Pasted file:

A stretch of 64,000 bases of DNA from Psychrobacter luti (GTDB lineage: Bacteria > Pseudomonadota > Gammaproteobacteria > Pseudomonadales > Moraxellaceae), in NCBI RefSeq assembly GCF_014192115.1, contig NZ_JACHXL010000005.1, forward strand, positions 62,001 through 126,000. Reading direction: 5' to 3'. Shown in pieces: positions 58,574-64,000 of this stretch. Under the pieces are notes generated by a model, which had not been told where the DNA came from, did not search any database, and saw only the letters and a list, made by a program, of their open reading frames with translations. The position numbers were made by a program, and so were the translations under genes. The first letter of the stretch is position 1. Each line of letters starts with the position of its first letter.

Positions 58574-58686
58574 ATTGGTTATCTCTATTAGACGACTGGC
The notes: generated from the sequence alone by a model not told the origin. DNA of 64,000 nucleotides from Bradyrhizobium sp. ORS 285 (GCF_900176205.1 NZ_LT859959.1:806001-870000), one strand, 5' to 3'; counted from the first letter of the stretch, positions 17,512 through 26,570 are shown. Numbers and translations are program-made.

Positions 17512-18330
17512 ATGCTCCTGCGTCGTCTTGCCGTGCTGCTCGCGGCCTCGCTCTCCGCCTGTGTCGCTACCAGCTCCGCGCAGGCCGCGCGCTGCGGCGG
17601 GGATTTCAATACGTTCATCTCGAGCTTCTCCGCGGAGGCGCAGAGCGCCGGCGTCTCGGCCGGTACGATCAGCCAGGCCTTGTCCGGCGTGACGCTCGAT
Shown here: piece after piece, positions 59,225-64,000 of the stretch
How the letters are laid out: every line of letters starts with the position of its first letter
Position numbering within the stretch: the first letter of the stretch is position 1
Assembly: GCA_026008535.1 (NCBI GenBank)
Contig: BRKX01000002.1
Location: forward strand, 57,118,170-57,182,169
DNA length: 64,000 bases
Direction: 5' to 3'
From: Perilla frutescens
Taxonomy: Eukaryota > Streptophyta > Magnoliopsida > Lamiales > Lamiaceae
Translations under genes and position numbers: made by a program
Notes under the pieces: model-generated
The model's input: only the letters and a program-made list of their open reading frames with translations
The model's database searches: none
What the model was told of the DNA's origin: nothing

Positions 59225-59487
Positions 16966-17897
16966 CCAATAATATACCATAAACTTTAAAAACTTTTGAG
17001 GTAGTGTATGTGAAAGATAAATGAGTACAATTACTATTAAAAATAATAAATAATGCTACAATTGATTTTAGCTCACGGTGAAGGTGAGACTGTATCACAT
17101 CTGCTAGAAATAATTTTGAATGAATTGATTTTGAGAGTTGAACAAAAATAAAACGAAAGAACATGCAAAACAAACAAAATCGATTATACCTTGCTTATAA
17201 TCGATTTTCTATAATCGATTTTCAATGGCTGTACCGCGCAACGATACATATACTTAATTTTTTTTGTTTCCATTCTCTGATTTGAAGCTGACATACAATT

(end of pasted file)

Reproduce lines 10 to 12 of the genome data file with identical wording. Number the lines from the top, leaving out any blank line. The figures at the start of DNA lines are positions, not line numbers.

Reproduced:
Position numbering within the stretch: the first letter of the stretch is position 1
Assembly: GCA_026008535.1 (NCBI GenBank)
Contig: BRKX01000002.1